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Pre-Retirees Shouldn’t Panic About Their Social Security Benefits


The report, conducted by the nonpartisan Committee for a Responsible Federal Budget, highlights the projection made by the Social Security and Medicare Trustees. It states that the retirement trust fund will reach insolvency in 2033, a year earlier than previously anticipated.

Making Informed Decisions About Social Security Benefits

When it comes to Social Security benefits, timing is crucial. Instead of letting the impending shortfall dictate when to claim, individuals nearing retirement should carefully consider their life expectancy. According to Mastrogiovanni, those in poor health may actually receive more over their lifetime by claiming earlier. On the other hand, those in average to good health might want to delay claiming, if possible, in order to receive a higher lifetime benefit. Of course, individuals with limited retirement savings may not have the luxury of choice and may need to claim early regardless of their health.

For individuals born in 1960 or later, claiming benefits at age 62 would result in a 30% reduction. However, if they wait until age 70 to claim, they would qualify for 124% of the benefit they would receive at the full retirement age of 67. So, delaying claiming can lead to a significantly higher lifetime benefit.

While the uncertainty surrounding Social Security’s future can be unsettling, it’s important not to make emotional decisions based on fear. Martha Shedden, co-founder and president of the National Association of Registered Social Security Analysts, emphasizes the importance of staying calm and making informed choices. Shedden doubts that benefit cuts will ultimately be implemented. However, even if they were, she points out that a 23% cut to a larger check would still leave more money in one’s pocket compared to a 23% cut to a smaller check.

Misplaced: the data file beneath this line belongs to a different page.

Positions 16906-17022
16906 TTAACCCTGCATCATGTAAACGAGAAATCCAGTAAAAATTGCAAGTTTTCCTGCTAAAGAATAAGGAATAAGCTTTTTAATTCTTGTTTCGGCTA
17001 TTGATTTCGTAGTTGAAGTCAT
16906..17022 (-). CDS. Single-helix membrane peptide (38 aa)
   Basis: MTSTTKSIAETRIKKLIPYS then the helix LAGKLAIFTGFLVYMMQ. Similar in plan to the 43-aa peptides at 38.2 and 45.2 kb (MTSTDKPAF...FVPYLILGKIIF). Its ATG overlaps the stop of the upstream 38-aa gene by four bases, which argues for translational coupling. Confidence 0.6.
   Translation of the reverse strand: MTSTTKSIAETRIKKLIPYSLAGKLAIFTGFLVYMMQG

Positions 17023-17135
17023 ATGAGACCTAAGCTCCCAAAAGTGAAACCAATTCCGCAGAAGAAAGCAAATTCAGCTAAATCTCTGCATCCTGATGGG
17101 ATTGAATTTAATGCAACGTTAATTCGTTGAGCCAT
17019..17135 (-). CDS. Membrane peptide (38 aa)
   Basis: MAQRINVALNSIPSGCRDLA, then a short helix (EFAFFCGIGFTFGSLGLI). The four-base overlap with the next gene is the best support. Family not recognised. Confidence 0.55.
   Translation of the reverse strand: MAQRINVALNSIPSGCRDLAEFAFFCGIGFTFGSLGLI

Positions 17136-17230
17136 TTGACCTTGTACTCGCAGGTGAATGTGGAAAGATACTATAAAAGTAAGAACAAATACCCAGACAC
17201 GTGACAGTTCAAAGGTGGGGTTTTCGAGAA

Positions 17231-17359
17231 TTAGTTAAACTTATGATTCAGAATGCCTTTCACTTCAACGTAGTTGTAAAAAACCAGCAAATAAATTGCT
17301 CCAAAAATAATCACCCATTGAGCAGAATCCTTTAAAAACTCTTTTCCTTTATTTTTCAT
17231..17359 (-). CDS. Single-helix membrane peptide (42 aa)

It’s worth noting that the burden of future benefit reductions will likely fall on younger individuals. Mastrogiovanni suggests that millennials should prepare for a potential 20% reduction in benefits. For instance, a 35-year-old earning $100,000 would need to increase their annual savings by $2,543 until reaching full retirement age, in order to compensate for the income “lost” due to a reduction in Social Security benefits. These projections align with a report from HealthView Services released last year.

In conclusion, it is crucial for individuals approaching retirement to carefully consider their options and weigh the potential long-term impact of claiming Social Security benefits early or delaying them. By making informed decisions and staying calm amidst the uncertainty, individuals can maximize their lifetime benefits and secure a more comfortable retirement.

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